With 1,021 students enrolled, Social Analysis 10: "Principles of Economics" again topped this semester's list of the 10 most popular courses--which for the first time in recent years consisted entirely of Cores.
The reduced number of Core classes, down this year to only 86 from the decade-high 105 offered last year, contributed to crowding in the remaining Cores.
Even Professor of Molecular and Cellular Biology William M. Gelbart's Biological Sciences 1: "Introductory Genetics, Molecular, Cellular and Developmental Biology," tenth on the list with 292 students, can fulfill a Core requirement.
However, instructors said they believe students make course decisions based on more than mere requirements.
"I'd like to think that there are compelling intellectual reasons other than that there are so few Core alternatives," said Hue-Tam Ho Tai, Young professor of Sino-Vietnamese history, who leads the ninth-ranked course, Historical Studies B-68: "America and Vietnam: 1945-75."
One reason for her course's popularity is its timeliness, Tai suggested, pointing to former Secretary of Defense Robert S. McNamara's recent memoir In Retrospect, which rekindled national interest in the Vietnam War era.
Neil Levine, Gleason professor of fine arts, pointed to growing interest in the famous Chicago architect as the lure for his course, Literature and Arts B-33: "Frank Lloyd Wright and Modern Architecture."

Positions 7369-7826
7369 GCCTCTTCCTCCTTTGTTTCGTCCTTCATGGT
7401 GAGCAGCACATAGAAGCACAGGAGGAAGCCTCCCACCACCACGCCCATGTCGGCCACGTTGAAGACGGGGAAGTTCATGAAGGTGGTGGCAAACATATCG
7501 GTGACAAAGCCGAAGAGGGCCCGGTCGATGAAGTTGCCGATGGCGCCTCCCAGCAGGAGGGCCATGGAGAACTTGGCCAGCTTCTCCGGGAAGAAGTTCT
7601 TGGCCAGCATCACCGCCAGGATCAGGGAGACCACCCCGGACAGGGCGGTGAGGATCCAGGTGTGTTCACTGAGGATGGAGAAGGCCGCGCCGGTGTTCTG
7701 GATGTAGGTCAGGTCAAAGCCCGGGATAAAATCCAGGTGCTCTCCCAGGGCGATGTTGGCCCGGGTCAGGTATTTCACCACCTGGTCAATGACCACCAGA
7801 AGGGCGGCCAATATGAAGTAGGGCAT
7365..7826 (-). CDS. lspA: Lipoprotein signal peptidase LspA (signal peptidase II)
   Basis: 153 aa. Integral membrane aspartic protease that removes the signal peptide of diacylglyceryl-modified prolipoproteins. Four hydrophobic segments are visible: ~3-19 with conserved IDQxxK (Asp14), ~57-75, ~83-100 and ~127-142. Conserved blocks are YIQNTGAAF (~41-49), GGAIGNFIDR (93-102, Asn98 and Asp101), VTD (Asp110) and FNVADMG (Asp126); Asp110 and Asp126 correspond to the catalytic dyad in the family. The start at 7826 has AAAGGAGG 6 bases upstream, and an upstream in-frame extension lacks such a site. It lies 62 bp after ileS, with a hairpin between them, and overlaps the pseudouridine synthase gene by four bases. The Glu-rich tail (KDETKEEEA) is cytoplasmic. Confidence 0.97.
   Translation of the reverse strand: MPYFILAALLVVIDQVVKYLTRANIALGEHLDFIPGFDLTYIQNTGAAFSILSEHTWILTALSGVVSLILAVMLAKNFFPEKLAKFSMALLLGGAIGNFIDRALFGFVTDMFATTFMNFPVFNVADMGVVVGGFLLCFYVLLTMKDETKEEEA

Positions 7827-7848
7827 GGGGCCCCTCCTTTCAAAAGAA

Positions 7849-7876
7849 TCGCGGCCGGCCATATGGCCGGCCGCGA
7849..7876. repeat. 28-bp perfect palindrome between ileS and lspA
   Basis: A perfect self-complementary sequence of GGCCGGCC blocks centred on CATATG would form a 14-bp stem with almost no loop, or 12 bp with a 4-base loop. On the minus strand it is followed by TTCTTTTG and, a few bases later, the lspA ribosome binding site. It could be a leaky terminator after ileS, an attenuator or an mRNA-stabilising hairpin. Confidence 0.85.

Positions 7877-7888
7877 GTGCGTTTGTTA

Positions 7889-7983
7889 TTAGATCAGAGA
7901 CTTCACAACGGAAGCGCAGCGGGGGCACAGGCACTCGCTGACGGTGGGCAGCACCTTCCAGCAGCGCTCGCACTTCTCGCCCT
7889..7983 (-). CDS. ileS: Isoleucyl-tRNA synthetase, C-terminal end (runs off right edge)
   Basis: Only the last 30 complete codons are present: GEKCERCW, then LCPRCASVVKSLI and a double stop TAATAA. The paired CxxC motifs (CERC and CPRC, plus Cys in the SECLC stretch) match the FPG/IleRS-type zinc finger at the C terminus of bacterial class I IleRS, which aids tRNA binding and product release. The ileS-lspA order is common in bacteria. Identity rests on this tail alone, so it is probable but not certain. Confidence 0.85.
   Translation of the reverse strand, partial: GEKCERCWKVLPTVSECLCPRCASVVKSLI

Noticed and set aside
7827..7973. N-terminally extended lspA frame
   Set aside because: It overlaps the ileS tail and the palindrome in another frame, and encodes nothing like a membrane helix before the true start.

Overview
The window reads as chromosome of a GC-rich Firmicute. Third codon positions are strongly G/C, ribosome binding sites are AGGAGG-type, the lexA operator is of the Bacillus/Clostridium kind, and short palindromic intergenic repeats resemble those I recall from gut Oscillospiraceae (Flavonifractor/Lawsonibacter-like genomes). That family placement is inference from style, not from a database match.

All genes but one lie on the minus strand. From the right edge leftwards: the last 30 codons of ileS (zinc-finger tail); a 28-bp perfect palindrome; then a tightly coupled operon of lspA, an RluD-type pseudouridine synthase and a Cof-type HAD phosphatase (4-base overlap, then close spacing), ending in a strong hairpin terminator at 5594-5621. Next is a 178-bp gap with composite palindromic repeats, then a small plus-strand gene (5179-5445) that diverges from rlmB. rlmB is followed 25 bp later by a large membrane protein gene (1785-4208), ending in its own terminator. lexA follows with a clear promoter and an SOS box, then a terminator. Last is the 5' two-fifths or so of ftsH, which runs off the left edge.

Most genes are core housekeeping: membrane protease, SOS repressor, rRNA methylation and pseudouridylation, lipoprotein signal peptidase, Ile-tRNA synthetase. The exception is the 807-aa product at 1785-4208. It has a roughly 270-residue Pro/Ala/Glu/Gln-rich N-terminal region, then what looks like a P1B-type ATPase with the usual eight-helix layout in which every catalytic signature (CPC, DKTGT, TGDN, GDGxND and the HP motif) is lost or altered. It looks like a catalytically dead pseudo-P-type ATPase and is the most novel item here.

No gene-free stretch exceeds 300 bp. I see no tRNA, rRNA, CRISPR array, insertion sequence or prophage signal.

In fact, said Levine, he is serving on the advisory board for filmmaker Ken Burns' upcoming documentary on Wright.
Professor of Music Thomas F. Kelly also suggested that the course material was the main draw for his Literature and Arts B-51: "First Nights: Five Performance Premieres."
"I'm delighted, but I can't take credit for Handel's Messiah," he said.
Professor of Astronomy Robert P. Kirshner said he was excited to learn that his Science A-35: "Matter and the Universe," ranked sixth.
"I'm shocked, shocked to learn that A-35 is so popular--what's wrong with the other courses?" he joked.
However, he continued, there are drawbacks to so much unexpected student enthusiasm. The increased enrollment has forced Kirshner to schedule more sections and he may have to change the lecture location.
"I had a dark moment last night when I thought I should've limited the course," Kirshner said. "I won't, but it's a bureaucratic mess."
"All I can say is that nobody had better come in and ask to add the course on Monday, because I'm not going to do it," he added, laughing.